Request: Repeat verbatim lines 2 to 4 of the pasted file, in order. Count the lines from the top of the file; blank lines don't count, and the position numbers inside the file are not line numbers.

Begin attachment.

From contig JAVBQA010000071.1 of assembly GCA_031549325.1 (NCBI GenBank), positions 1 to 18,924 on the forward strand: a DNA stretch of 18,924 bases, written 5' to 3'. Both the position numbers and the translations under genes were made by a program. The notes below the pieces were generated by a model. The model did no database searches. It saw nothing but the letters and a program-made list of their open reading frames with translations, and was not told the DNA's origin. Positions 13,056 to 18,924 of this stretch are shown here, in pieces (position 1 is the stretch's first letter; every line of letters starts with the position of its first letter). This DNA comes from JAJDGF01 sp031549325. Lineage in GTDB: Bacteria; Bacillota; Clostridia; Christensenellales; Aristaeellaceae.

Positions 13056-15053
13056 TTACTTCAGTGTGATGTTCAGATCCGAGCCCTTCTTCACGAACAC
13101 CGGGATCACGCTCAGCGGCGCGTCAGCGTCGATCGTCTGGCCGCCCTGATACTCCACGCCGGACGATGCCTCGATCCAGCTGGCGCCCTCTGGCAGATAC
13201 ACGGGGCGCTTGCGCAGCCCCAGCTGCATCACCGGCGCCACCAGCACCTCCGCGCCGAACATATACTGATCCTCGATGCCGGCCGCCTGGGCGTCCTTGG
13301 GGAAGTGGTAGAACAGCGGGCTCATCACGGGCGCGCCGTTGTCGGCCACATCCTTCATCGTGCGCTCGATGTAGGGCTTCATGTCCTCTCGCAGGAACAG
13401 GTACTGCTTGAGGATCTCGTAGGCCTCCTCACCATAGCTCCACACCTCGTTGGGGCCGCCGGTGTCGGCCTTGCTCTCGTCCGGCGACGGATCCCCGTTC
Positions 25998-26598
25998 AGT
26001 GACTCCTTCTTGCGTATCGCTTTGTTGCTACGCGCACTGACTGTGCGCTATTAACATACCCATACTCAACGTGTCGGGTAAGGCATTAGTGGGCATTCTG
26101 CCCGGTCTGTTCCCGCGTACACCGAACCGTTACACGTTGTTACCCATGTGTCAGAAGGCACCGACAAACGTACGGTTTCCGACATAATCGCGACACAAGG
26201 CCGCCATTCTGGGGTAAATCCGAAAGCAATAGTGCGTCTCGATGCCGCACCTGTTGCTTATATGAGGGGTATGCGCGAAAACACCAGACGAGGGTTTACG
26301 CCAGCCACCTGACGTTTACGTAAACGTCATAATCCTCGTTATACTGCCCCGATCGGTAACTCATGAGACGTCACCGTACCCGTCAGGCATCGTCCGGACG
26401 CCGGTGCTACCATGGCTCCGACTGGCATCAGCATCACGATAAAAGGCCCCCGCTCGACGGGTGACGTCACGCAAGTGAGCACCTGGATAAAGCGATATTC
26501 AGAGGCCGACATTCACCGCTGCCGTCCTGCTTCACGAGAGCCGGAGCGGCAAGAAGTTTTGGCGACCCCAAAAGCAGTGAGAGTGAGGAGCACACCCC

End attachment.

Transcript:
Positions 13056-15053
13056 TTACTTCAGTGTGATGTTCAGATCCGAGCCCTTCTTCACGAACAC
13101 CGGGATCACGCTCAGCGGCGCGTCAGCGTCGATCGTCTGGCCGCCCTGATACTCCACGCCGGACGATGCCTCGATCCAGCTGGCGCCCTCTGGCAGATAC